Motorola's Project Ara dream to create a completely modular phone out of interchangeable modules is speeding towards becoming a reality.
The Google-owned phone company has announced it's partnering with 3D Systems, a manufacturer of 3D printers, to help turn its Ara concept into real-life handsets.
For a quick refresher, Project Ara aims to develop highly customizable, modular smartphones that users can modify to change its look and even upgrade its parts. Instead of buying a whole new phone, upgraders could just attach more RAM or a new camera onto the phone's mainframe, called an endoskeleton.
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It might sound like a far flung idea but Motorola and 3D Systems teamed up with a multi-year development agreement to create a continuous high-speed 3D printing production platform to build modular smartphones.
Beating a similar drum to the customizability of the Moto X, 3D Systems CEO Avi Reichental said in a statement, "Project Ara was conceived to build a platform that empowers consumers all over the world with customization for a product made by and for the individual."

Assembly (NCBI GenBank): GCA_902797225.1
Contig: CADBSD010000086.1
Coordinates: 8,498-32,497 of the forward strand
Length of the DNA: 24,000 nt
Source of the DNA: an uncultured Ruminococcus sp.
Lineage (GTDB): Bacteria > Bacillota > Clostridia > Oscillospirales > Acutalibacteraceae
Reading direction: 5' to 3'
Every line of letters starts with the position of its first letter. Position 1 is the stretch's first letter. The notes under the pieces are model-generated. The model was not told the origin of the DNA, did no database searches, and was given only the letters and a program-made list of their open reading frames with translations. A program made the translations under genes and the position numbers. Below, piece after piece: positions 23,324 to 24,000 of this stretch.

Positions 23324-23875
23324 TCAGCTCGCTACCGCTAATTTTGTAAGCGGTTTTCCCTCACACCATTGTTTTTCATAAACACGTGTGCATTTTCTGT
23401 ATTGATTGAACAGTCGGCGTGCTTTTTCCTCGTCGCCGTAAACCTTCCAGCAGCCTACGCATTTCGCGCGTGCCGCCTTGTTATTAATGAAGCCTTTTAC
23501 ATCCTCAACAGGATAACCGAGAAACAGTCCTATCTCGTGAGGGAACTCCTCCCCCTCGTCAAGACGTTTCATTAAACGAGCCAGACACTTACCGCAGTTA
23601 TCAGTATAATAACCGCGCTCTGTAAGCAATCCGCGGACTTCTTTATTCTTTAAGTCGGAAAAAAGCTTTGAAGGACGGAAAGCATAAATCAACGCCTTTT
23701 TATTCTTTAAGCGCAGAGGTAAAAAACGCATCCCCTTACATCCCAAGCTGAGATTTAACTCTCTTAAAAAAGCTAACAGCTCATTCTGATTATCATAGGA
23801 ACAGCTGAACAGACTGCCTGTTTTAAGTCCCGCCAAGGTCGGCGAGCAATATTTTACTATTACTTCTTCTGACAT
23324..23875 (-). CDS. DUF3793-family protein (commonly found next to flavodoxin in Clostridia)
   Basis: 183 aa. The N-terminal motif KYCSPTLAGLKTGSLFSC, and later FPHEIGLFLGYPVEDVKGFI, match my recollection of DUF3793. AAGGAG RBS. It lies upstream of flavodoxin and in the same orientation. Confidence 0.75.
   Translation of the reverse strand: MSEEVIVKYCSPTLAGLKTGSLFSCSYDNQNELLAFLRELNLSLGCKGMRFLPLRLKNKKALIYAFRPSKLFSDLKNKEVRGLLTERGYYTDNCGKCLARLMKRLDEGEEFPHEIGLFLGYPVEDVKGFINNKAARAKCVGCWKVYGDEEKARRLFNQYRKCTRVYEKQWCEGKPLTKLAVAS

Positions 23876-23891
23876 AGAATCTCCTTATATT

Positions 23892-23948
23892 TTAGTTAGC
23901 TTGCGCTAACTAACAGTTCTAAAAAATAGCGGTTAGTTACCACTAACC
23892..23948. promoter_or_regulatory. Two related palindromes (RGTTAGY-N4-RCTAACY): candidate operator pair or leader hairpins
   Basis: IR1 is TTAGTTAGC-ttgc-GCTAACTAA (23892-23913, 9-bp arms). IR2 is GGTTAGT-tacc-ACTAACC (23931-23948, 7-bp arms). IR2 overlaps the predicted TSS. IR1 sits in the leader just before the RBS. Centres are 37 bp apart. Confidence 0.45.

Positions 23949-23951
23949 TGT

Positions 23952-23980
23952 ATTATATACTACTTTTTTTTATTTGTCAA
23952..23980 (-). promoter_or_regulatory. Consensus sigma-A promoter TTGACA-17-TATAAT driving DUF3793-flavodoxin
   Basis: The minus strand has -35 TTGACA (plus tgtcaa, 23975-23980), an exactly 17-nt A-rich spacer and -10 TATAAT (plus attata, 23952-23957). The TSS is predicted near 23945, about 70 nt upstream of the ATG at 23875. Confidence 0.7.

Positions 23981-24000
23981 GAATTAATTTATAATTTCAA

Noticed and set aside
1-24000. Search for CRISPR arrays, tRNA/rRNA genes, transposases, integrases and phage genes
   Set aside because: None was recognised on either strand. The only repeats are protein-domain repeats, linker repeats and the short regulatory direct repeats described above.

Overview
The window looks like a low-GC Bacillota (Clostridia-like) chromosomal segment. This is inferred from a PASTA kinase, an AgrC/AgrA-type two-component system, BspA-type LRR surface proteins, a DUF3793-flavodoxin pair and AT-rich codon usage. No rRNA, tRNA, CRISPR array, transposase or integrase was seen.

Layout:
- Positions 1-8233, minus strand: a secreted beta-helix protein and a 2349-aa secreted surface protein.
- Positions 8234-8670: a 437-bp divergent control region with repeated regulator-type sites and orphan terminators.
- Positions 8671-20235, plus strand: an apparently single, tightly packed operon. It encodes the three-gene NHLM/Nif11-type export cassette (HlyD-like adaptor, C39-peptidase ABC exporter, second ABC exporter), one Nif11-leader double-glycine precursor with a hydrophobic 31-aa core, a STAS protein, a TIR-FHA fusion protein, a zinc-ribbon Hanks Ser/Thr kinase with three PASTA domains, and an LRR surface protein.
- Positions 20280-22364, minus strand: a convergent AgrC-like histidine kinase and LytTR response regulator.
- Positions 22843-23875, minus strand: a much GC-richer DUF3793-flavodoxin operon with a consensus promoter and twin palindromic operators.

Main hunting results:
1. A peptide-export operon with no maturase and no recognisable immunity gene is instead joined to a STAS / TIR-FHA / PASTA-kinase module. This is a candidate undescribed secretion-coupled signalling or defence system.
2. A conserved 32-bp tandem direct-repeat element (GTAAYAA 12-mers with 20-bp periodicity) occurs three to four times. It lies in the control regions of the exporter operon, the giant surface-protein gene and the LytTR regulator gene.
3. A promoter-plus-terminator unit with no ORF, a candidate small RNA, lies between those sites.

If 3D Systems is successful in building a manufacturing platform for Project Ara, it could start producing smartphone enclosures and modules as "Motorola's exclusive fulfillment partner."
3D printing might be the key to Motorola's plan of producing customizable and low-price smartphones like the Moto G.
The system actually working is a major big "if" that's still to be seen. Motorola revealed that there's been a team working on Project Ara for over a year already.
The Moto X maker has invited developers to start building their own modules in an effort to come up with an alpha version of the dev kit planned for a launch this winter.
The major problem of creating a modular phone is it means each phone component needs its own enclosure and a set of contact pins to connect with the endoskeleton. A modular phone might be upgradable for years to come, but all that added bulk could make even small-screened phone as hefty as the HTC One Max.